PIAC welcomes the CRTC’s decision to implement the Television Service Provider Code (Code), allowing Canadians to make well-informed choices. CCTS, an independent ombudsman, will now review consumer complaints about TV subscriptions.
The Television Service Provider Code is a mandatory code of conduct for most television service providers (TVSPs).
How would it help Consumers?
From September 1, 2017, TVSPs must give consumers clear information about their products, services and pricing. Specifically, by providing:

  1. A “critical information summary” with a copy of the written agreement in plain language- including a list of channels or packages subscribed to, monthly costs, contract duration, and complaints filing procedure
  2. Information as to the duration and conditions attached to any promotional offers
  3. Information as to the charges and time it would take to do any installations and repairs
  4. Thirty days’ notice for any price changes
  5. A trial period for Canadians with disabilities

Consumers are encouraged to carefully read these agreements. Before signing, get clarification from the TV Service Provider to avoid any confusion. Consumers should note that, unlike the Wireless Code, the TV Service Provider Code provides few substantive rights, and instead focuses on making the TV service provider offers more transparent. Therefore, consumers should be vigilant and carefully compare the services before subscribing. The major benefit of the TVSP Code, outside of improved information, is consumers’ ability to bring complaints about bundled services.  (TV sold with internet and for wireless or wireline telephone) to the CCTS (See below).
What can Consumers do to resolves disputes?
PIAC has actively advocated for an independent ombudsman to handle consumer disputes with their television service providers. We are pleased that now, if consumers are unable to resolve any issue with their TV Service Provider or telecom provider, they can complain to the Commission for complaints for Telecom-Television Services (CCTS).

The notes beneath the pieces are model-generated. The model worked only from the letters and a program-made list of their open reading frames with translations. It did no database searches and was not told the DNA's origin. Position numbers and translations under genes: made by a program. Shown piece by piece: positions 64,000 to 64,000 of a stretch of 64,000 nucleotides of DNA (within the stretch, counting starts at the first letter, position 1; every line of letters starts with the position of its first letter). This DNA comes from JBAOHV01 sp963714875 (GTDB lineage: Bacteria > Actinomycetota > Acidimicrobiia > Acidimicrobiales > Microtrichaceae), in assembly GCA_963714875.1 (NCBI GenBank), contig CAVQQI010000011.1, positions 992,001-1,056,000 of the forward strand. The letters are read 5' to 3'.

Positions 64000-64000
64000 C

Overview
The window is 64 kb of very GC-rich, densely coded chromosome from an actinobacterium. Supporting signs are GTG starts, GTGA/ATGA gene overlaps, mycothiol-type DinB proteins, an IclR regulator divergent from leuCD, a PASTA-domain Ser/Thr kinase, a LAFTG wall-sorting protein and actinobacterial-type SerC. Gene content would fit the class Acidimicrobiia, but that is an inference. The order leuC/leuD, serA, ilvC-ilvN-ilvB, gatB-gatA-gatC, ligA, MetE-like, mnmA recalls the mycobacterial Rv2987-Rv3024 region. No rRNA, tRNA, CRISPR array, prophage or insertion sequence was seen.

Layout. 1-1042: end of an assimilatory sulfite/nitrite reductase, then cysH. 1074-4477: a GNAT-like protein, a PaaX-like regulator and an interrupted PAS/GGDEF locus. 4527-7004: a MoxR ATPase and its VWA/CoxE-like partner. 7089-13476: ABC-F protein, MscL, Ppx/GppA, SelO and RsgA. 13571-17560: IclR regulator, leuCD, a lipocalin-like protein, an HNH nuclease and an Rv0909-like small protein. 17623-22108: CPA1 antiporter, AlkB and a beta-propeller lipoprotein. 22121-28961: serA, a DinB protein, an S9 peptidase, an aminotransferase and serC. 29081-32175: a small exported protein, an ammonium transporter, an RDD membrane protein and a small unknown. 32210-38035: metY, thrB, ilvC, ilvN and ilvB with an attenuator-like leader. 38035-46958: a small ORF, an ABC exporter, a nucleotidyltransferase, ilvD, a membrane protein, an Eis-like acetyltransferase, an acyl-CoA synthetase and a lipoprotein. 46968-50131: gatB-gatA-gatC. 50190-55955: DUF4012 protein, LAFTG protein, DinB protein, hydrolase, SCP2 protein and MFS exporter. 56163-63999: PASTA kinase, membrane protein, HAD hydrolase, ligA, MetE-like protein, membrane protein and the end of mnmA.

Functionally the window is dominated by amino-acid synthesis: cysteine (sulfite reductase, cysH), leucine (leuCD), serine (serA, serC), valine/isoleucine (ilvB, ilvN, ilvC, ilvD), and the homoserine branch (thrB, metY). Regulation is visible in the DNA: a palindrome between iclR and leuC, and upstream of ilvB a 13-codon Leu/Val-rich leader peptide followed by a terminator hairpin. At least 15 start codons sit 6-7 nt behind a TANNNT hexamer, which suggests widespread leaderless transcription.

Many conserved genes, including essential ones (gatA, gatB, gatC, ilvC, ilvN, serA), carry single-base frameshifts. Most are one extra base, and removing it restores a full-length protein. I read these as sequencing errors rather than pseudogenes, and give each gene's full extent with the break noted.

The CCTS is an independent organization committed to help customers resolve complains about Canadian telecommunications and television services. The CCTS can only take TV complaints on issues arising on and after September 1, 2017. It cannot review TV issues, which arose before this date.
How to complain to the CCTS?
Consumers can complain to the CCTS, free, by completing an online complaint form. Before filing any complaint, they must attempt to resolve the issue with the TV Service Provider, otherwise approach the CCTS. They must also check if and when their TV service provider is required to join the CCTS. This information is available on CCTS’s website.
What will the CCTS do?
The CCTS reviews and accepts any complaint within its mandate, which is subjected to an informal resolution and investigation. After this, the CCTS may make recommendations on what needs to be done, and finally issue a decision.
What can the CCTS help with?
The CCTS can help resolve complaints concerning billing issues, services provided, credit management, and compliance with contracts terms and conditions. Consumers may expect a refund in case of any overbilling.
Useful resources:
Source: CRTC website, “The Television Service Provider Code (Infographic)”, online: http://crtc.gc.ca/eng/television/services/icode.htm.
Canadian Radio-television and Telecommunications Commission, Broadcasting Regulatory Policy CRTC 2016-1, (January 7, 2016).
Canadian Radio-television and Telecommunications Commission, The Television Service Provider Code (Infographic).
Canadian Radio-television and Telecommunications Commission news release, “Canadians will soon be able to file complaints about television service providers with ombudsman for communications services”, (August 30, 2017).
Canadian Radio-television and Telecommunications Commission, “Your Consumer Rights for TV Services”.
Canadian Radio-television and Telecommunications Commission, “Commission for Complaints for Telecom-television Services (CCTS).”
Commission for complaints for Telecom-Television Services resources. See its TV mandate,  complaints form and Complaints process explained.